Healthy hay, hammered hemp

 

Last updated 10/18/2022 at Noon



Don’t you love the smell of autumn? The dried plants and leaves with their potpourri scents wafting up as we tramp through the woods? As leaves fall and die they give off any number of gases as they expire, which fill the air with scents that trigger our nostalgia mechanisms.

YouGov did a study (they have a poll for everything it seems) and learned that 31 percent of us say fall is our favorite season. Spring is still the most popular season among those over 55.

Notwithstanding that I have mild hay fever, something I share with 20 percent of the population, I love the smell of fresh-cut hay such as we’re seeing all over Sisters Country these last few weeks as the second cut is on the ground drying or baled and stored away.

Hay, alfalfa, and orchard grass farmers are reporting excellent second cuttings, crediting it to having enough water this year and plenty of sunshine and good temperatures. The second cutting usually has more leaves on the stem and the fat content is a bit higher, with the fiber level somewhat lower.

Second-cutting hay usually fetches more at market. The market for hay has been crazy this year; ask farmers who are getting near-record prices. It’s not translating in taking more money to the bank, however, as their costs for fertilizer and fuel are in some cases double last year.

We complain about gas at $5.69 but farms run on diesel which is running steadily over $6. Here in Deschutes County for the week ending October 14, second-cutting small square bales of alfalfa went for $425/ton. Premium Timothy grass clocked in at $450. One farmer bagged $475/ton for 10 tons of premium mixed grass.

What you’re not smelling this year is the pungent aroma of hemp being cut. As in 2021, hemp in Sisters Country is a bust, virtually nonexistent. Hemp for industrial purposes, like fiber for clothing, was all the rage in 2018, leading to a meteoric rise in planting in 2019, largely converting hay to the promised new-found riches of hemp.

There were 511,442 acres planted in 2109, and last year that crashed to 107,702. Less than 75,000 acres were forecast for this year.

Around Sisters Country thousands of pounds of baled or uncut hemp lay rotting by the summer of 2020. When it became suddenly clear that hemp was not the proverbial pot of gold for making paper bags or dresses, a lot of hemp producers tried to move into CBD oils and derivatives.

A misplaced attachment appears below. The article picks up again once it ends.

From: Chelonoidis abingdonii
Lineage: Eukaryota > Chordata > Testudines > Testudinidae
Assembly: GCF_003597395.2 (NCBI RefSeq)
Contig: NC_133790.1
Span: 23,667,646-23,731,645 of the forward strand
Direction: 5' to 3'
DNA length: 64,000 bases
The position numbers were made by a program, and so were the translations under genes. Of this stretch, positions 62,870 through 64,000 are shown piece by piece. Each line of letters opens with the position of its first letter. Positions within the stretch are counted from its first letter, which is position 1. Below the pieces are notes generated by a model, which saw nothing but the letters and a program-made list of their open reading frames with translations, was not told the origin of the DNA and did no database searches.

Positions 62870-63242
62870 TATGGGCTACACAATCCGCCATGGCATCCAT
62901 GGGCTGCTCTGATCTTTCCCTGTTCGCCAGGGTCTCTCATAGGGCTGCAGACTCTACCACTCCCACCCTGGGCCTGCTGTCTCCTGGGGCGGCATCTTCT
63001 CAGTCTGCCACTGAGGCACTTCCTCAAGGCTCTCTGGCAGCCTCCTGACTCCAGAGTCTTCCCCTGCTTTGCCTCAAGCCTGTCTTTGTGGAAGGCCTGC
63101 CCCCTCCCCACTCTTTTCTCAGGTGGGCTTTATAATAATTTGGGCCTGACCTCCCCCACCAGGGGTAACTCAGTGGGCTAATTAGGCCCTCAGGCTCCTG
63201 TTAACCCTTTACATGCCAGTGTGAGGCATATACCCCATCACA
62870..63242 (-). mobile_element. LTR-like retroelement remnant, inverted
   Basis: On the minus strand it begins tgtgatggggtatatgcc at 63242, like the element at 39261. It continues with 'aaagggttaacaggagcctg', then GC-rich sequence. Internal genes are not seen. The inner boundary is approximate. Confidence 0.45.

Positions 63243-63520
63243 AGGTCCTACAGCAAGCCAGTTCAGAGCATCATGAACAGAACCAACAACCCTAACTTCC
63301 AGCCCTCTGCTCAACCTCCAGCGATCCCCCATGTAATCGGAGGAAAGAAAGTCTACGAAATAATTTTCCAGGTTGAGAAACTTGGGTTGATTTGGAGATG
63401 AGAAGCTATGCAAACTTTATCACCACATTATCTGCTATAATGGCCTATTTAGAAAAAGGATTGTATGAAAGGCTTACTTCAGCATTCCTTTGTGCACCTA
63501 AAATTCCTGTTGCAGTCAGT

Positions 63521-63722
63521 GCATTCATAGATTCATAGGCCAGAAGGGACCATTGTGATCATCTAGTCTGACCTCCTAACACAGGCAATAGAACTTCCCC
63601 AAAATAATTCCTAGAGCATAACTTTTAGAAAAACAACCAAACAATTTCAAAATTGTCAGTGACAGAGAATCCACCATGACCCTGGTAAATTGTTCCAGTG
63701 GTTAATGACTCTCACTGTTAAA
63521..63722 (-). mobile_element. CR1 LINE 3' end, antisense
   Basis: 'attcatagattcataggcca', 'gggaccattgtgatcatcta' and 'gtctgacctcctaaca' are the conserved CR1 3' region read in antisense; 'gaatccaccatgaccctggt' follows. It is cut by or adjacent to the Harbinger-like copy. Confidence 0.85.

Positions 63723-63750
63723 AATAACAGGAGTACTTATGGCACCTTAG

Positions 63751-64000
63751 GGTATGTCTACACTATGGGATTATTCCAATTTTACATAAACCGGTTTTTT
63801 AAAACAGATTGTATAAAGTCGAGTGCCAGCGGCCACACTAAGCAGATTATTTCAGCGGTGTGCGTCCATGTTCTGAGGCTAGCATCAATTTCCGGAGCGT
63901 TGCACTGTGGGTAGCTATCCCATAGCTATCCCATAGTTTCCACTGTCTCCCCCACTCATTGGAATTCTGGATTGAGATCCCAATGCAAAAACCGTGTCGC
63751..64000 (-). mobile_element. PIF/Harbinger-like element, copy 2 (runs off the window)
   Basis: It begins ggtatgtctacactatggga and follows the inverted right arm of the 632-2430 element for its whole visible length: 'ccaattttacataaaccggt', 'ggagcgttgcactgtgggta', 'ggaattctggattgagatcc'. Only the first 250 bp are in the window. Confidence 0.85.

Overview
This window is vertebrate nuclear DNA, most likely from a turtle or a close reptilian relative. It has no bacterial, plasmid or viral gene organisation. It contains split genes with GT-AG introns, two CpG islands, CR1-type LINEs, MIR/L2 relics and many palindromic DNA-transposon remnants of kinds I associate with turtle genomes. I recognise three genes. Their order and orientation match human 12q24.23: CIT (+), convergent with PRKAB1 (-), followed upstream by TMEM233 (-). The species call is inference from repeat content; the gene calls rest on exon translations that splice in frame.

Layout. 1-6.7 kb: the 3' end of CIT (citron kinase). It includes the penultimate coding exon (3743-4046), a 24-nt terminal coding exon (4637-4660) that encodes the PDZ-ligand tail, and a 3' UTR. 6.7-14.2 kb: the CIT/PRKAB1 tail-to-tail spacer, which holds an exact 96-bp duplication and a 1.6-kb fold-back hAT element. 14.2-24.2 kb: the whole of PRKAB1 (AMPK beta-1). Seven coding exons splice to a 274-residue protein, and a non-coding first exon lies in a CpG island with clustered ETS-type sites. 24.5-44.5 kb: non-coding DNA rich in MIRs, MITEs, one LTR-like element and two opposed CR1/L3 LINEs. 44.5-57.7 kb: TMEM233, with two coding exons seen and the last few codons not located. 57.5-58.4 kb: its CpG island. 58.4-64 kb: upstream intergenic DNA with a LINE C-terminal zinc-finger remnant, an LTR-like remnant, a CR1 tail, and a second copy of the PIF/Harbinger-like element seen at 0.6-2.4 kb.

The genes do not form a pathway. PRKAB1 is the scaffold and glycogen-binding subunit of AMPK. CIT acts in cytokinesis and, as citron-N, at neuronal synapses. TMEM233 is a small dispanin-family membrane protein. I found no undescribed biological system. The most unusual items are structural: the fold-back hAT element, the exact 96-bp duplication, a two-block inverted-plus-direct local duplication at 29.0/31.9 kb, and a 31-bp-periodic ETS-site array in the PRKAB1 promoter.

You probably think that hemp and marijuana are not the same thing. I did. We would be wrong. They are simply different names for cannabis. Botanists don’t distinguish between the two, but the law does. The only difference is the THC content, the part of the plant that creates a high. Hemp has only 0.3 percent THC while most Oregon-grown marijuana is at least four percent, with some illegal producers promising THC in the 10-15 percent range.

The Cyrus family — a pioneering farming family in the Cloverdale area — were early into hemp, planting 30 acres almost five years ago. They planted 90 the following year. At that time their plants could be sold for $40 a pound! Not a bale, not a ton. A pound. The Cyruses were cashing in on the CBD craze. CBD – cannabidiol - is the oil extracted from the hemp plant and used for all sorts of wellness products.

CBD is packaged and marketed in all manner of form and uses – gummies, capsules, topicals, tinctures, sleep aids, health drinks, and more. Today, you can pay $80 for 600 mg of CBD-based pain relief balm or — get this — $160 for 200 mg of formulated CBD to “balance” or “calm” you. Or you could ride your bike or walk on Peterson Ridge for free. That always calms and balances me.

A majority of hemp producers blame another government agency for the bust. The FDA (Food and Drug Administration) won’t allow the sale of CBD as a food product or dietary supplement. The reason why? The compound is an approved ingredient in a prescription drug used to treat childhood epilepsy.

So, Uncle Sam giveth (USDA) with one hand and taketh away (USFDA) with the other.

Whatever. The Cyruses and a few dozen other Sisters Country growers have returned to hay.

And my sense of smell is all the better for it.

 

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